Don't Drop the Soap

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Don't Drop the Soap is a controversial prison-themed board game designed by art student John Sebelius as a 2006 class project at the Rhode Island School of Design.[1] The game received criticism for its content, most notably for the game's treatment of prison rape.[2] Sebelius also received notice for being the son of Secretary of Health and Human Services Kathleen Sebelius and U.S. Magistrate Judge K. Gary Sebelius.[3] The game officially went on sale on January 31, 2008 in Lawrence, Kansas and through Sebelius' personal website,[4] and is considered to be similar to Monopoly in its gameplay.[5]


The gameplay consists of six levels and can be played by up to three people. Users can choose to play as Sal "The Butcher", "Anferny", or "Wheelz", a handicapped prisoner. The ultimate goal of the game is for the player to make parole without dropping the soap in the prison shower. If a prisoner "drops the soap", they must return to the beginning of the game.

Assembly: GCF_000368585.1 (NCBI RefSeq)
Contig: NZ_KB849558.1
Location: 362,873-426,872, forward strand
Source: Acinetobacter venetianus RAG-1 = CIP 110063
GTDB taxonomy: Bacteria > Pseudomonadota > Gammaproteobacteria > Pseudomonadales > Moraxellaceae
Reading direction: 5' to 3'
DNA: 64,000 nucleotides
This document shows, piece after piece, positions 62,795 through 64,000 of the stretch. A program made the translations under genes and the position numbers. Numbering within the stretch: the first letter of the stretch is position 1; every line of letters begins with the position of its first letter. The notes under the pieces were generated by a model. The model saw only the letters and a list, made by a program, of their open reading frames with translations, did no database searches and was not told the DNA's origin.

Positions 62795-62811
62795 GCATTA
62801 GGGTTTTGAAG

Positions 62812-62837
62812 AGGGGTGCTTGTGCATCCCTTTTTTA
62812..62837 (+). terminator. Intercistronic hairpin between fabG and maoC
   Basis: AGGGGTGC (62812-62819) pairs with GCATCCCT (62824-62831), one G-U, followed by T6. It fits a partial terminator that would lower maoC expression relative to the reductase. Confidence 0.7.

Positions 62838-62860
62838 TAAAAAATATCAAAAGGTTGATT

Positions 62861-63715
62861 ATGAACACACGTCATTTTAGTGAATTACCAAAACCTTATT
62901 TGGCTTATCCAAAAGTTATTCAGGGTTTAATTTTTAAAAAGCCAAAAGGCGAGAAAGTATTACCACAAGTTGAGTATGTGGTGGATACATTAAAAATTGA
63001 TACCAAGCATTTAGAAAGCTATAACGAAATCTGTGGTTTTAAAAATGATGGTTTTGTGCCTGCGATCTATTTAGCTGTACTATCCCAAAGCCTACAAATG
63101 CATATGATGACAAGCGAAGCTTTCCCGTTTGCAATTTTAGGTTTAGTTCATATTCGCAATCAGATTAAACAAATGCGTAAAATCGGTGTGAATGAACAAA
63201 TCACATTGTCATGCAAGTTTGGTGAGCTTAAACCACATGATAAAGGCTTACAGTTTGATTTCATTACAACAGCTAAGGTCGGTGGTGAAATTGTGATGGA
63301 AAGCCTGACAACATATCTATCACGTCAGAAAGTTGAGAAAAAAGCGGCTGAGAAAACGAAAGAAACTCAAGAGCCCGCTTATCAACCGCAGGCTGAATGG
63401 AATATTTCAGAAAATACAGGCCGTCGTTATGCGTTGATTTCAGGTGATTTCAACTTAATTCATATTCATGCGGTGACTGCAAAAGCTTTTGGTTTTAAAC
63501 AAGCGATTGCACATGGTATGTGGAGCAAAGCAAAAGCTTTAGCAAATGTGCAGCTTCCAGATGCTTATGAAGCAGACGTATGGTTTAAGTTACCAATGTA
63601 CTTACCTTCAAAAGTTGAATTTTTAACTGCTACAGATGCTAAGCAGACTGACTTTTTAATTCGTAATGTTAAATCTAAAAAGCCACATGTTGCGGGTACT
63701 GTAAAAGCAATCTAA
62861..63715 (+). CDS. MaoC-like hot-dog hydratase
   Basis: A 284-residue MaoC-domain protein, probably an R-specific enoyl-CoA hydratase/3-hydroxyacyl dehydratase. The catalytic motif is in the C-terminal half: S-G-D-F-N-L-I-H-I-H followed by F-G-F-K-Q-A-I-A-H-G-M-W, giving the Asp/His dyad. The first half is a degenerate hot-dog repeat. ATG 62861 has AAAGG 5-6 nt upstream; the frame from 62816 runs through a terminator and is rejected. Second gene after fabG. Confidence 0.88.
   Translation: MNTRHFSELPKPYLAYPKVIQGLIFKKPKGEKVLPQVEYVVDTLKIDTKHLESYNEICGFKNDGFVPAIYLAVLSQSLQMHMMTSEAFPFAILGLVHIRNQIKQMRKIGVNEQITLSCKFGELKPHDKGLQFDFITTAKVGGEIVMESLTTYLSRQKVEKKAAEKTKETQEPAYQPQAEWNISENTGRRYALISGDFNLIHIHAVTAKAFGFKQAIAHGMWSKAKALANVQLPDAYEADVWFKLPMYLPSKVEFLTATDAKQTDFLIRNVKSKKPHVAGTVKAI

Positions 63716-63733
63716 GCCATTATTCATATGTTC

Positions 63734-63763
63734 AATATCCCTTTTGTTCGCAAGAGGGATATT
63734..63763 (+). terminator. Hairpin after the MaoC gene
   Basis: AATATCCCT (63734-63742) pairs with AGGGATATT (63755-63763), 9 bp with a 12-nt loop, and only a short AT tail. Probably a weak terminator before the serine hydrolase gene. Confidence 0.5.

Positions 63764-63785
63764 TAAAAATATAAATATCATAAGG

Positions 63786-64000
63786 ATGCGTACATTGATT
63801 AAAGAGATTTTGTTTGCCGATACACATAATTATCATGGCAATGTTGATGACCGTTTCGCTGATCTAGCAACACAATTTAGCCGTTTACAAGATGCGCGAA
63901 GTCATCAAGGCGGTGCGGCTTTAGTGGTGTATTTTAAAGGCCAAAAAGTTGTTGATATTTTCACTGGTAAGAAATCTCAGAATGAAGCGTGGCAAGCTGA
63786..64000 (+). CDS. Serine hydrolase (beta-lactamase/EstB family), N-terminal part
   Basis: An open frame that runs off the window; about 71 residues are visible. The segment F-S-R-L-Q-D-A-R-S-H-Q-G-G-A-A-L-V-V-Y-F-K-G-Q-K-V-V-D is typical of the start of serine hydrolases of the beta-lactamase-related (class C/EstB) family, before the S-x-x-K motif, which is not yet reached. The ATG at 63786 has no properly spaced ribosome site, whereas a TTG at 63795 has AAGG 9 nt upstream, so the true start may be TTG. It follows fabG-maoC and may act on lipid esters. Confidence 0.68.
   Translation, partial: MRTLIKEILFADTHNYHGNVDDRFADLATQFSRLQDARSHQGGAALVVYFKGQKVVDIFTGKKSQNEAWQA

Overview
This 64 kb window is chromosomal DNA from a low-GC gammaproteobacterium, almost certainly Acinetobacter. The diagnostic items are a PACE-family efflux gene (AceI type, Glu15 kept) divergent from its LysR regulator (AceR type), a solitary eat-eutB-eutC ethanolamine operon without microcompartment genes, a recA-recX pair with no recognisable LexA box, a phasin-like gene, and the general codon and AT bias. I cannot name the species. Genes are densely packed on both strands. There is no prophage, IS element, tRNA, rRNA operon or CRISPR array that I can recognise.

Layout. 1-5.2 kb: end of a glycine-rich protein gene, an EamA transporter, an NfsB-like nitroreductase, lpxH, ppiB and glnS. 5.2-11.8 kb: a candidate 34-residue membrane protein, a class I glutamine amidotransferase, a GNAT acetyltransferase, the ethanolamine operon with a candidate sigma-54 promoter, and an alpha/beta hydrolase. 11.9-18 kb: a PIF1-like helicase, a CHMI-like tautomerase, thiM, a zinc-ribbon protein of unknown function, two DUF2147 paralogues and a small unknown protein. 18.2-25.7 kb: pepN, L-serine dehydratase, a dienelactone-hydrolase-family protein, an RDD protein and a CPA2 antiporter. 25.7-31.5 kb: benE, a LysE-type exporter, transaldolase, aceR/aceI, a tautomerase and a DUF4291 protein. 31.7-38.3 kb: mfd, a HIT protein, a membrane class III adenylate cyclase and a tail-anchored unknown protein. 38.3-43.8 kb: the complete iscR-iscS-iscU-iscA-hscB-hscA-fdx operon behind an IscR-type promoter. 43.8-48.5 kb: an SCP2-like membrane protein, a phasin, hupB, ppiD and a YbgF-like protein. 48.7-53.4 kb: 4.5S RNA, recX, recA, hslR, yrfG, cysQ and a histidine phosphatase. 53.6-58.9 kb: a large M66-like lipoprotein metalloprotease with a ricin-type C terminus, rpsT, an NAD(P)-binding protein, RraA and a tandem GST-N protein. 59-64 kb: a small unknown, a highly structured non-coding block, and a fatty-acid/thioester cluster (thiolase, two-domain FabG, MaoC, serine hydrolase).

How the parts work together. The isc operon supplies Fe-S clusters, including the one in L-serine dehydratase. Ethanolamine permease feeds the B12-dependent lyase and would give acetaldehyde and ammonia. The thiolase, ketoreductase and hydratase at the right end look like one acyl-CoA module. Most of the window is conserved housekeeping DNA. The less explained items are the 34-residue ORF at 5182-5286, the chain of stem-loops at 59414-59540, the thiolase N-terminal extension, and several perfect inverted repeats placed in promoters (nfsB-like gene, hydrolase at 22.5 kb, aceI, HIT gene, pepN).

The National Prison Rape Elimination Commission, a U.S. bipartisan panel aimed at curbing prison rape, criticized the game and stated that the title made light of "a serious and all-too-pervasive violent sex crime."[6] The Pitch criticized Sebelius, labeling the game "The Idiot Son of an Elected Official."[7] Politician Tim Huelskamp requested that the game be investigated and voiced concerns that the game was being marketed and stored at Cedar Crest, the Governor's mansion.[8]

Sebelius responded to the criticism, explaining that he meant for the game to be a lighthearted spoof and was not an endorsement of prison rape.[9][3]


  1. ^ "'Don't Drop The Soap' Game Causes Controversy". KCTV5. January 30, 2008. Archived from the original on 2008-10-07. Retrieved 7 January 2014. 
  2. ^ "Kansas governor's son makes 'Don't Drop the Soap pornography' game". Joystiq. Retrieved 7 January 2014. 
  3. ^ a b "Governor’s son creates prison-themed game". MSNBC. Retrieved 7 January 2014. 
  4. ^ "Sebelius' son sells game out of Cedar Crest". CJ Online. Retrieved 7 January 2014. 
  5. ^ Cornado, Chris. "Game Changer: John Sebelius". Washington Post. Retrieved 7 January 2014. 
  6. ^ "BIPARTISAN PANEL CONDEMNS "DON'T DROP THE SOAP" BOARD GAME (press release)" (PDF). NPREC. Retrieved 7 January 2014. 
  7. ^ "The Idiot Son: A Board Game". Pitch. Retrieved 7 January 2014. 
  8. ^ "Lawmaker critical of Sebelius’ son’s game". Lawrence Journal-World. Retrieved 7 January 2014. 
  9. ^ Christopher, Hearne, Jr. "Soap game has some lather", The Kansas City Star, February 3, 2008, accessed June 4, 2008.